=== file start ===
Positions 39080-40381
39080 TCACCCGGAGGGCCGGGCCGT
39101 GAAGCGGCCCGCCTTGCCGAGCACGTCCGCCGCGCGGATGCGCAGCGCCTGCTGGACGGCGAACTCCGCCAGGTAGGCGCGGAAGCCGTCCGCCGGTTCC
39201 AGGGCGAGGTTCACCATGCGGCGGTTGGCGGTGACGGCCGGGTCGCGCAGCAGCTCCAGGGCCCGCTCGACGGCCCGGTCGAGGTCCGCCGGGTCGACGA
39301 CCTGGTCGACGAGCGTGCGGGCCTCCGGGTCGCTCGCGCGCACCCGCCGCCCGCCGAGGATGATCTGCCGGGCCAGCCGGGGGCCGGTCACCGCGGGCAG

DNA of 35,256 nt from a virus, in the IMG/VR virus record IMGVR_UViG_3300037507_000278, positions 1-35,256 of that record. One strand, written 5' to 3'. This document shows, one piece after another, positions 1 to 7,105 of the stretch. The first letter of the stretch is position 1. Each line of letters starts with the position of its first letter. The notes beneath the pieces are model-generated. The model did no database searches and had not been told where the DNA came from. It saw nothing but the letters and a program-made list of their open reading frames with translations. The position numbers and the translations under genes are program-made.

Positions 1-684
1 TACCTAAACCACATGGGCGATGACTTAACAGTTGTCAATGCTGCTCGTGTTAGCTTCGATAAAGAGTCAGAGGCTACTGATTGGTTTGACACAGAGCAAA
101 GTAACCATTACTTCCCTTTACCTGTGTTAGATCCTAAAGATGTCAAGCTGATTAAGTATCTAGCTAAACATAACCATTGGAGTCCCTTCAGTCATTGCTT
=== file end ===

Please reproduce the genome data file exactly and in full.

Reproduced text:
Positions 39080-40381
39080 TCACCCGGAGGGCCGGGCCGT
39101 GAAGCGGCCCGCCTTGCCGAGCACGTCCGCCGCGCGGATGCGCAGCGCCTGCTGGACGGCGAACTCCGCCAGGTAGGCGCGGAAGCCGTCCGCCGGTTCC
39201 AGGGCGAGGTTCACCATGCGGCGGTTGGCGGTGACGGCCGGGTCGCGCAGCAGCTCCAGGGCCCGCTCGACGGCCCGGTCGAGGTCCGCCGGGTCGACGA
39301 CCTGGTCGACGAGCGTGCGGGCCTCCGGGTCGCTCGCGCGCACCCGCCGCCCGCCGAGGATGATCTGCCGGGCCAGCCGGGGGCCGGTCACCGCGGGCAG

DNA of 35,256 nt from a virus, in the IMG/VR virus record IMGVR_UViG_3300037507_000278, positions 1-35,256 of that record. One strand, written 5' to 3'. This document shows, one piece after another, positions 1 to 7,105 of the stretch. The first letter of the stretch is position 1. Each line of letters starts with the position of its first letter. The notes beneath the pieces are model-generated. The model did no database searches and had not been told where the DNA came from. It saw nothing but the letters and a program-made list of their open reading frames with translations. The position numbers and the translations under genes are program-made.

Positions 1-684
1 TACCTAAACCACATGGGCGATGACTTAACAGTTGTCAATGCTGCTCGTGTTAGCTTCGATAAAGAGTCAGAGGCTACTGATTGGTTTGACACAGAGCAAA
101 GTAACCATTACTTCCCTTTACCTGTGTTAGATCCTAAAGATGTCAAGCTGATTAAGTATCTAGCTAAACATAACCATTGGAGTCCCTTCAGTCATTGCTT